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The Two-Speed Internet

For those of us who remain perpetually mystified as to the Governments broadband policy - i.e. paying for the laying of fibre all over the country with no idea as to when we may expect to be able to take advantage of the facility if we are not part of the favoured city centre, or in the wealthy suburb category.

Increasingly, the need for the high-speed option to keep up with what is going on elsewhere in the World, and to move what is now everyday data requirements is becoming obvious, and that little blue cable buried outside most houses will simply provide exponentially expanding frustration instead of access.

Read today's top editorial in the NYT to get some idea of what is going on concurrently in the US. It is not just our problem - it is really universal, and short of some miraculous technical development we will continue to wait, and be beholden to the monopolistic behaviour exemplified by Sky TV.

Netflix for one has pushed into the States at a speed, and in a manner that leaves you almost breathless - they left NZ in frustration at Government policy, and the slow roll-out. The demand for its services means that there is really only one option - high speed for most of the country, and the US Supreme Court and FCC appear to support this view. We will need to pay more for it, when we can access it, but at least will at last be able to escape the Sky tyranny, and their outrageous profits that we have supported over all these years.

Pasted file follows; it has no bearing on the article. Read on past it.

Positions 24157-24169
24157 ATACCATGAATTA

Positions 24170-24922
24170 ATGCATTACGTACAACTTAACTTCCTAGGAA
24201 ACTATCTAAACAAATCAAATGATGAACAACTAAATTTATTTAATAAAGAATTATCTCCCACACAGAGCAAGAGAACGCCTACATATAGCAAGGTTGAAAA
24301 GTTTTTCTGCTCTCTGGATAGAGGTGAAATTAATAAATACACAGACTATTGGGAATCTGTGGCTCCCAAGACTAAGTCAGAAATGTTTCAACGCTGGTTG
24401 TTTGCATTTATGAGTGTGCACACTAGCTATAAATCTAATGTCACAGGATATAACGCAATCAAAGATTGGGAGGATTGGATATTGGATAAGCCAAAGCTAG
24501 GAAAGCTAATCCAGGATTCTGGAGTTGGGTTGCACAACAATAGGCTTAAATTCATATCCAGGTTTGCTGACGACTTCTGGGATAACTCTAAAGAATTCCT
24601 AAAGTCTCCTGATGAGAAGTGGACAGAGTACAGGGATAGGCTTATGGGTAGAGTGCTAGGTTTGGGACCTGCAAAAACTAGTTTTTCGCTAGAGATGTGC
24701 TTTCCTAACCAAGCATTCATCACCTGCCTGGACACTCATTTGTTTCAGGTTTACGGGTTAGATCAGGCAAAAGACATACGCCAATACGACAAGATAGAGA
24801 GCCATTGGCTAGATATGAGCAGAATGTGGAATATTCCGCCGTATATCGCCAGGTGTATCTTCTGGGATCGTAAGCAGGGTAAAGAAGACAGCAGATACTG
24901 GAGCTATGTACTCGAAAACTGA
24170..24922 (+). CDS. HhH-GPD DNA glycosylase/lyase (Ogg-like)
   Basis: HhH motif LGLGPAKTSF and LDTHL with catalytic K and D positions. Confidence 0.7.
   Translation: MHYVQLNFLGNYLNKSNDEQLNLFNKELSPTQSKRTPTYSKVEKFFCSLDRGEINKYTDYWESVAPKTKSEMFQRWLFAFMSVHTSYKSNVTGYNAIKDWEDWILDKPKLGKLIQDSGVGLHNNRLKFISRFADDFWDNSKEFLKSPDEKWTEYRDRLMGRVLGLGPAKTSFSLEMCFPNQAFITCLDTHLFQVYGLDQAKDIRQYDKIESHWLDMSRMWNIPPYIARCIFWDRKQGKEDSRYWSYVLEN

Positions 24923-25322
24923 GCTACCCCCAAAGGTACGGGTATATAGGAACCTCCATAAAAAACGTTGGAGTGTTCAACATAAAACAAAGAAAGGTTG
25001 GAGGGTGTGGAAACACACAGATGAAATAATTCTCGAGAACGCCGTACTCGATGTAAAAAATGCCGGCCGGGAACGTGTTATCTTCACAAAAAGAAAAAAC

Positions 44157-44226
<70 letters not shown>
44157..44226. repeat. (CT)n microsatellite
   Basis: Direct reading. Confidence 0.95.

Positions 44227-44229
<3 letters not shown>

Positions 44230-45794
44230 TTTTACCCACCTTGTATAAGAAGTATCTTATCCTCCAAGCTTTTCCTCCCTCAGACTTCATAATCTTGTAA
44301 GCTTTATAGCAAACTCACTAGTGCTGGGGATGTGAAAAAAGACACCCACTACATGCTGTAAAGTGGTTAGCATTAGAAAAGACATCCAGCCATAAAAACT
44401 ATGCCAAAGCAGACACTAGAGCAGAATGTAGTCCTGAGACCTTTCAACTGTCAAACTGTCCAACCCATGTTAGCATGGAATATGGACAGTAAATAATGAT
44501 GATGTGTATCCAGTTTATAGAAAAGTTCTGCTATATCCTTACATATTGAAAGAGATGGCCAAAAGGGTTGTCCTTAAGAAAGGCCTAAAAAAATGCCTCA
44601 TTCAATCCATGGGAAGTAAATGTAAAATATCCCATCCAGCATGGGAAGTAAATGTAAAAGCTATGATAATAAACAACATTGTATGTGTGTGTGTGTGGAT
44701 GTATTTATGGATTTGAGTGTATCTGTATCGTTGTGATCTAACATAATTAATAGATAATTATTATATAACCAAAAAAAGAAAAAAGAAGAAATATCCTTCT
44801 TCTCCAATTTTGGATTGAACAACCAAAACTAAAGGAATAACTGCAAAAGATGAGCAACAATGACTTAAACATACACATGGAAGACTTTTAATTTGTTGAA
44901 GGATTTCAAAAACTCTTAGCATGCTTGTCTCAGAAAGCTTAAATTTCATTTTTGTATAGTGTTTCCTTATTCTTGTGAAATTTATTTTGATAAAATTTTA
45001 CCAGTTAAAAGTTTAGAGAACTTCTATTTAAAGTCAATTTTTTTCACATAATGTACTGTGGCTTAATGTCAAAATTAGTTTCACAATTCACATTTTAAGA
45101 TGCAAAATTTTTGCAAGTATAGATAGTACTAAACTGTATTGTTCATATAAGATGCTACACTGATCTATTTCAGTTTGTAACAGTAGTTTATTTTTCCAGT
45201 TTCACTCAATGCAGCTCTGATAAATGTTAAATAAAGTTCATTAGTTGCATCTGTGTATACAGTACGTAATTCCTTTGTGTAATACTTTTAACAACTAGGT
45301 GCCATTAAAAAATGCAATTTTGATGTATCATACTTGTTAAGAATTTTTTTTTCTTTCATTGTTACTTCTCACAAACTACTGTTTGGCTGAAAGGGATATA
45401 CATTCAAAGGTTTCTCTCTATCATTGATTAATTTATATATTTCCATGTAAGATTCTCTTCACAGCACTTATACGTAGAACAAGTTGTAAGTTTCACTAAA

Business must have high speed, and pay for it as well, but the low speed, lower cost option must remain available. The idea of everyone being forced into fibre by the Government's pricing policy, simply because it under-costed the roll-out, and has to support Chorus is abhorrent. On the other hand, it is critical that the lack of competition here does not result in exorbitant access charges by the broadband operator on content providers, or to exclude competing products like Skype (note that Google now has its own directly competing product).




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